From its revival in 2009 until 2018, Carven had been overseen by a series of male creative directors—each bringing a charismatic vision to a Paris fashion house that was founded and designed by a woman, Marie Louise Carven (born Carmen de Tommaso) in 1945. Today, Louise Trotter made her runway debut, the first woman to lead in Carven’s contemporary era.
Just a dozen or so looks into the show, she had not only accomplished a total reset, it was clear she’s also discovered how to make Carven stand out. It goes something like this: Dressed up yet pared back, a Parisian woman from the ’50s exposed to ’90s minimalism. “I wanted to take the approach of less is more, really focus on what I wanted to say, and to create the silhouette and the woman,” Trotter said after the show, her two young daughters milling about nearby.
This silhouette was essentially a riff on the hourglass, constructed to focus on the waist and hips. Many of the looks revealed a little something—whether the legs from within mid-length filmy skirts or the back from bustiers that attached from behind with a single fixture. While there were several transitional coats, there were very few pants. A sculpted top by day could be an insouciant dress by night. There were often contrasts of light and dark or else pale, tone-on-tone shades. Woven or beaded shoes in blocky flat shapes alternated with less eccentric squared-off mules and softer slippers. Bags were surprisingly expressive—large and slouchy in an array of colors with crafted and jeweled accents.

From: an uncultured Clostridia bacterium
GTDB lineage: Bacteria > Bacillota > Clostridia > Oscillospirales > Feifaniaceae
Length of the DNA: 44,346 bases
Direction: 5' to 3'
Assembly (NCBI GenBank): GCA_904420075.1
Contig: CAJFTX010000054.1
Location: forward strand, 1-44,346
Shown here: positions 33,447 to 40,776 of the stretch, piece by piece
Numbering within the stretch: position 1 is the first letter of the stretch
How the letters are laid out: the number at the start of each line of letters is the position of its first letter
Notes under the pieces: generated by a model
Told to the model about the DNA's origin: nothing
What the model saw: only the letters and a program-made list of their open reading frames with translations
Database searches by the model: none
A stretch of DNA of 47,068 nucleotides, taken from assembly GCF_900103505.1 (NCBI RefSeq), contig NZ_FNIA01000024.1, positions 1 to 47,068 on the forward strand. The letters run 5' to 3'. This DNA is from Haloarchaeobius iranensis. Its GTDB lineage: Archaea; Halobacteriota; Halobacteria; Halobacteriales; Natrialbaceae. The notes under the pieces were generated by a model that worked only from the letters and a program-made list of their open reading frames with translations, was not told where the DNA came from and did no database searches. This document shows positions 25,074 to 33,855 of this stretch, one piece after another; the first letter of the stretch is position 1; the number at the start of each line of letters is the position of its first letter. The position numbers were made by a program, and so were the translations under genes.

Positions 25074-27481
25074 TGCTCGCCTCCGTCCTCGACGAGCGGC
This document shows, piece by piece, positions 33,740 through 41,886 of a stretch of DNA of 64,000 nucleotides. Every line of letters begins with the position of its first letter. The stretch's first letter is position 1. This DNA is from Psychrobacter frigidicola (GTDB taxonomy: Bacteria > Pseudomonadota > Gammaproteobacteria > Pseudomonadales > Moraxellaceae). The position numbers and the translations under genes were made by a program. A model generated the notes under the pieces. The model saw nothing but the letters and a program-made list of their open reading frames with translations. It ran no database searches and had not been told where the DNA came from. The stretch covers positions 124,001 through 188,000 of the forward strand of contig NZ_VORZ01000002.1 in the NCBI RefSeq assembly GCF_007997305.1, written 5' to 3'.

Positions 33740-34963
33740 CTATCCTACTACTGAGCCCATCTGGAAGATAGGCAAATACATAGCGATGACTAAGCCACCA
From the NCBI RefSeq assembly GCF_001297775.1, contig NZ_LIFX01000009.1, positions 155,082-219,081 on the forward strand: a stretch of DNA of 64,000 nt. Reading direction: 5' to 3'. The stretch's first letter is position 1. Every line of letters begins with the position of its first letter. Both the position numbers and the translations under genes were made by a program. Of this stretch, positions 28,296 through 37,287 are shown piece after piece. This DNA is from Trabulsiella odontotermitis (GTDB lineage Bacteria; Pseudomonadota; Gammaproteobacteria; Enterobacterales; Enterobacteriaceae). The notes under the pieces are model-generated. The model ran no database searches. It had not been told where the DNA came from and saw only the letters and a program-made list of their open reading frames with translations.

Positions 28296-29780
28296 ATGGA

Rather than send out myriad ideas to determine which would stick, Trotter showed confidence by committing to this template. And if it didn’t leave a lot of room for different body types—or those desiring a Carven pant—it took no stretch of the imagination to picture actual women in these looks come spring.
Before joining Carven, Trotter was creative director at Lacoste, and prior to that, she spent nine years at Joseph. Wherever she goes, she evidently immerses herself in the language and sensibility; but already, she seems in her element here, working by creative instinct and commercial imperative simultaneously. “For sure we want to build, and we want to be a strong and big house; we don’t want to be niche. But we will take our time; we’ll do it carefully,” she said. “I want to bring my woman to the house, and I think that’s really where I am right now.” With this collection, she opened the door to welcome us back.